He is being simplistic and doesn't quite get the nuances of security and development. Ana Pejcinova, in an excellent letter to Barnett Rubin does:
"Development and security go hand in hand," MacKay told the crowd in his home province. "Without security, there can be no humanitarian aid or assistance, no reconstruction, no democratic development.
"To suggest, as some have, that we can do one without the other is nothing short of pure folly and, in fact, it's dangerous."
1. Insecurity causes movement toward poppy growing. Yes. However, this causation, in my opinion, can be specified as "Economic insecurity primarily, and physical (military) insecurity secondarily, causes movement toward poppy." So many farmers have clearly stated that they'd grow licit crops if they paid better.What Mr. Peter really means is that there is no security for westerners and western aid and development efforts. A big part of the reason for that is the fact that a belligerent western military force is part of the insecurity equation, not a solution to it. The Afghans have their game figured out. They've been trading for thousands of years, through wars, occupations, and all manor of government. Providing the existing economic infrastructure with more resources might be a simple, effective way of really improving the lot of rural Afghans that does not involve fire-fights in their paddocks and villages.
Governmental and international organizations refrain from working in areas of physical insecurity. Establishing physical security is, naturally, often beyond their means and scope of work. "We cannot go there" becomes a rationale for "we cannot do anything." This is not true.
To establish economic security is a different matter and is actually doable. Difficult, but achievable. Regional and international market connections, started at grassroots level by Afghan traders and technically supported by international agents, are considerably less vulnerable to physical insecurity. These can be established within physically insecure environments. Imperfect, fluctuating, but real - with actual benefits for Afghans.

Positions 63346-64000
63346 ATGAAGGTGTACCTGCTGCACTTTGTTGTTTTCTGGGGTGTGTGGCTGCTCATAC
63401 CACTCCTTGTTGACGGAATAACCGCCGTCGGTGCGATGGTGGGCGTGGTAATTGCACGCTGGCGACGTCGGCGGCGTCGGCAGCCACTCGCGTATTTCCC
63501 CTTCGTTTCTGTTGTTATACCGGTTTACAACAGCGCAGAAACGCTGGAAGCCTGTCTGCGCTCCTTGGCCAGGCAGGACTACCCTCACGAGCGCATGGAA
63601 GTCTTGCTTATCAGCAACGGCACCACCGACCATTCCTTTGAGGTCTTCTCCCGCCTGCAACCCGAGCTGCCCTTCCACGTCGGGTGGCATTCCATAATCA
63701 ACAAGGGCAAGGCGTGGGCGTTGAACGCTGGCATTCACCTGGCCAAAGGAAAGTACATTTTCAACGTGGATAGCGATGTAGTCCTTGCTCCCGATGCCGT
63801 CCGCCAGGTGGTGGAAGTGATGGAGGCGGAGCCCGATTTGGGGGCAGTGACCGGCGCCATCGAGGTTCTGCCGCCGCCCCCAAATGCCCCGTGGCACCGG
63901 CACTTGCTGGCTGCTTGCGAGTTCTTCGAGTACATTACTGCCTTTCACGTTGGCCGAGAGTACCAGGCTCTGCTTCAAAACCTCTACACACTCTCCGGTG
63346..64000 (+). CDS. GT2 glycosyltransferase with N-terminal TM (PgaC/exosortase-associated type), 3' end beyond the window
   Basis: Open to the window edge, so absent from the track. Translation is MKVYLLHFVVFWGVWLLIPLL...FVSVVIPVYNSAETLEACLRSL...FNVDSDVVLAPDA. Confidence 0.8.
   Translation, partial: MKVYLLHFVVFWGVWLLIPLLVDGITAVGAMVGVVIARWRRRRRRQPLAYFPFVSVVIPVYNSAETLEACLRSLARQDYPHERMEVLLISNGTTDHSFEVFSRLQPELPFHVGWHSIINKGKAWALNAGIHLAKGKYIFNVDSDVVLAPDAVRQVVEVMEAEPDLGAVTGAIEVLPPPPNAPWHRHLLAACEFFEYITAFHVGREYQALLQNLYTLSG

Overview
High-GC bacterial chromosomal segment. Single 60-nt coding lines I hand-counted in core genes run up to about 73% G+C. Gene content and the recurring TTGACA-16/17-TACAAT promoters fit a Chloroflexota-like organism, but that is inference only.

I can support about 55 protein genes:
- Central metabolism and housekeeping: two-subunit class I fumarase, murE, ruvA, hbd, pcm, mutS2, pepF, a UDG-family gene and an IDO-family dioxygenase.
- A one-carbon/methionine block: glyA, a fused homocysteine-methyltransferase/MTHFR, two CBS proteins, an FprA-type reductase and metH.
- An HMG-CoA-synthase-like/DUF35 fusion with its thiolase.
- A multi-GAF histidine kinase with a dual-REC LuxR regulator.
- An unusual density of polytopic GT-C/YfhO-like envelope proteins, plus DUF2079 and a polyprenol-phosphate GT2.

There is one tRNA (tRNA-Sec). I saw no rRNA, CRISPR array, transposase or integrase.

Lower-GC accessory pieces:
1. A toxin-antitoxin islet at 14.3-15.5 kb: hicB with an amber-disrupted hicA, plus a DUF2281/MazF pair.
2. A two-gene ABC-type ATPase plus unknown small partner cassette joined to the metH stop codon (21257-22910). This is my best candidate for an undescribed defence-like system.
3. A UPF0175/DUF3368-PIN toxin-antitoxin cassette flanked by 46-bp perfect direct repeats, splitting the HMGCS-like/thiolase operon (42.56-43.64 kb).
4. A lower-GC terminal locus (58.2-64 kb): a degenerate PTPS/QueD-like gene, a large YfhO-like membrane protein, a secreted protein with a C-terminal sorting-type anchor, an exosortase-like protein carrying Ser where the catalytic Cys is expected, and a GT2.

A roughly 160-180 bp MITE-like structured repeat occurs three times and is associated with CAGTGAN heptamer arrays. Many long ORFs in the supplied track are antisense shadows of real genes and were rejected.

That forced eradication fosters local disgruntlement and poverty, and thus motivates insurgency, is an observable phenomenon in Helmand. So is the phenomenon that locally-owned value chains (starting from farmers, moving to traders, and so on) widely increase well being and incentives for security, thus decreasing motivation for insurgency.
It is interesting to note that the Afghan traders' field practices and strategies do not differ much for licit and illicit goods. Trade routes are already established and somehow find ways to function in a middle of a war zone. They can be and are utilized for licit trade as well. Simple and cheap value adding activities can provide incentives for movement toward licit crops trade. (For example, funding drying mats (60c each) for raisins enables producers not to lay them to dry on the dusty ground. This simple value adding activity enables them to realize 20% more on the price for their raisins.)
If traders have incentives to buy/sell licit crops at higher price, farmers will have better incentives to grow them. The whole must be driven for realistic market demand for what is produced. Poppy is grown simply because there is a real market demand for it. Expatriate involvement can drive demand for licit Afghan products on the regional and global market, thus increasing their end value and increasing incentives for growing/trading in licit goods. This is all rather obvious and has been stated in a far better way by more competent authorities.
The problem is of course that fighting the Taleban is why we're in Afghanistan in the first place. We've also paradoxically and counterintuitively tied the development equation to the warfighting bit - war is destructive, development is not.* Five or six years on with the Taleban (disgruntled farmers included!) active in more provinces now than since they were booted out of Kabul means some changes in approach are needed - the plan is not working. Sadly, this seems to be outside the conceptual or egotisitical grasp of our collective leadership, right Pete?
*ADDED: Well, development is not meant to be, but when it is thrown together as an ad hoc arrangement of big bilateral donors who don't give a lot of credit to local capacity and iniative, it tends to get dysfunctional (note how the Soviets managed to get the electricity running regularly!). More harm than good. (h/t John Robb)
[I have a much more in depth post in the works exploring some of these themes, but that'll have to wait a bit while I clear some other work.]